We’ve all heard about the Affordable Care Act (ACA). What often gets lost in the heated debate over its implementation, however, is the fact that it relates to more than just insurance coverage.
In truth, the ACA attempts to address the health of Americans in four ways:
- By expanding insurance coverage – increasing access to healthcare
- By improving the quality of care that is delivered through innovative initiatives
- By enhancing preventive health – preventing illness from occurring and focusing on the outcomes of interventions
- By promoting community and population-based activities
Let’s use my recent experience with a client in the process of switching her primary care provider as an example of how the ACA is already changing the face of healthcare at the patient-experience level…
Health care is becoming “practice-centered”
One of the things I recommend to clients is that they seek to develop a positive relationship with their primary care practice.
I emphasize the word practice, rather than physician, because within the new model of “Patient Centered Medical Homes,” although the practice is physician-led, it often includes nurse practitioners and physician assistants who work alongside the physician to deliver primary care. In addition, it may include nurse case managers, social workers, pharmacists, nutritionists and physical therapists.
Patients need to assume more responsibility for their own health
My client was prepared for her visit. She had an agenda, the first item of which was “Our relationship.” This prompted a discussion of her expectations of the relationship, information about how the practice is structured and how communication would flow between the patient and the physician.
She arrived with her complete list of medical issues, surgeries, hospitalizations, allergies, immunizations and the names and contact numbers of other specialist physicians she sees for complicated medical issues.
She also brought a comprehensive list of medications that included daily prescription medications, herbal medications and nutritional supplements, medications taken on an “as-needed” basis, and medications taken in the past for various conditions.
Through her level of preparation, my client demonstrated to her new physician that she is an active and engaged consumer who thought it was important to put the time and effort into preparing for her meeting. She set the tone for the partnership she hoped to develop.
New roles and tools are emerging
After checking in and being greeting by a medical assistant who gathered information and conducted vital signs, my client was next greeted by a social worker who described her role in the practice and the team model it uses. She shared names and phone numbers of resources within the practice and discussed how the use of email through the Patient Portal was another means of communicating.
We learned that in this practice, it is standard procedure for all new patients to see the social worker first. Feedback regarding this approach (in place for about a year) from both patients and physicians has been overwhelmingly positive. To me, this is a great example of the new patient-centered team model of healthcare delivery, one that utilizes each professional to his/her fullest potential.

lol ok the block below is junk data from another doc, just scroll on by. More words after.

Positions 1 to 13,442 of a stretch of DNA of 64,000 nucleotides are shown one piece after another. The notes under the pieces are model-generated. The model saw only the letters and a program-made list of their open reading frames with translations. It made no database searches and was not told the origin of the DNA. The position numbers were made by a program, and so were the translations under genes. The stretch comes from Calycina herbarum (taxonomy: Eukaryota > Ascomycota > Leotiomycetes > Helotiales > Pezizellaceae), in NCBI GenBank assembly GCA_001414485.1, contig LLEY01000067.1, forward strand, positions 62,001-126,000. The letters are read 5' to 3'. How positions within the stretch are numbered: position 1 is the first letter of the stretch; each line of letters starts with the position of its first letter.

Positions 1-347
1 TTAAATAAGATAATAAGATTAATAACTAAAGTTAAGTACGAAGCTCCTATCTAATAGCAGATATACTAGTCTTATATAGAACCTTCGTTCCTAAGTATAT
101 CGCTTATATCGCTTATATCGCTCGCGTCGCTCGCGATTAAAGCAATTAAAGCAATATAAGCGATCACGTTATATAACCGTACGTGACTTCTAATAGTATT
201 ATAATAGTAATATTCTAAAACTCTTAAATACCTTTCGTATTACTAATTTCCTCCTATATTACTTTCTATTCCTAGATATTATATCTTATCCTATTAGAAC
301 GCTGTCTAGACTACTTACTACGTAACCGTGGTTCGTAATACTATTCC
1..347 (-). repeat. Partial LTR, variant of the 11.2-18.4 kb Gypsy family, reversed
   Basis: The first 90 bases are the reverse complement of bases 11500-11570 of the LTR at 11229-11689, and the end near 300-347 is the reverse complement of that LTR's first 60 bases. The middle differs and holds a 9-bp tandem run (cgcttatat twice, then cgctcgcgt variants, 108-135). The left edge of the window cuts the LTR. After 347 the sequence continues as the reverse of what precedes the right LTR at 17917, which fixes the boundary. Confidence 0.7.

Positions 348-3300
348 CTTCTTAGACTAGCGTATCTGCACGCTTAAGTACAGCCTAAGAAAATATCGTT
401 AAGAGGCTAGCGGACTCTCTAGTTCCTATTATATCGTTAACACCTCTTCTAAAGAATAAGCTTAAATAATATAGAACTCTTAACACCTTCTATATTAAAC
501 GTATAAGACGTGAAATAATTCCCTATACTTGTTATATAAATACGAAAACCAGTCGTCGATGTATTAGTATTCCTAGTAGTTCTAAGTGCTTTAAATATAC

Physicians are learning to become “patient centered”
Following introductions, the first question the physician asked my client was what brought her here that day. The physician listened intently and, although she was documenting in the electronic medical record, she positioned herself to maintain eye contact through much of the discussion. She too had an agenda for what she needed to accomplish and she skillfully negotiated and prioritized so that both were satisfied with how to proceed.
Preventive health is taking on a greater role
The physician emphasized her keen interest in spending time helping patients promote health and prevent illness. And so, in addition to the obligatory review of test results and current health issues, they also spoke about managing hypertension, stroke prevention, medication management and behavioral recommendations surrounding exercise and diet.
The doctor asked about my client’s daily activities and daily intake of food and made several concrete recommendations regarding small changes that could be incorporated into her already busy lifestyle. She skillfully helped her agree on a set of measurable goals for weight reduction and exercise.
Health care is moving beyond just the “doctor’s visit”
Following the meeting and physical examination, the discussion turned to a blood pressure monitoring program that the practice offers. Here, blood pressure monitoring equipment is provided and the patient is asked to take daily blood pressure readings. These are then transferred electronically to the physician’s office for review.
The goal is to engage a patient by having her receive daily feedback on progress. It also provides data that the physician can trend over time, in order to make better decisions regarding medication management.
Upon reflection, I have to say that this experience with my client may be the best new primary care visit I have ever experienced. My client was so pleased with the outcome, in fact, that she felt confident in making a change to this practice from a physician with whom she’d been associated for a long time (but with whom she did not feel a partnership).
For me, it was also a (positive) indication of the impact that the ACA is already having within our industry. In short, common sense healthcare delivered in a patient-centered and compassionate way!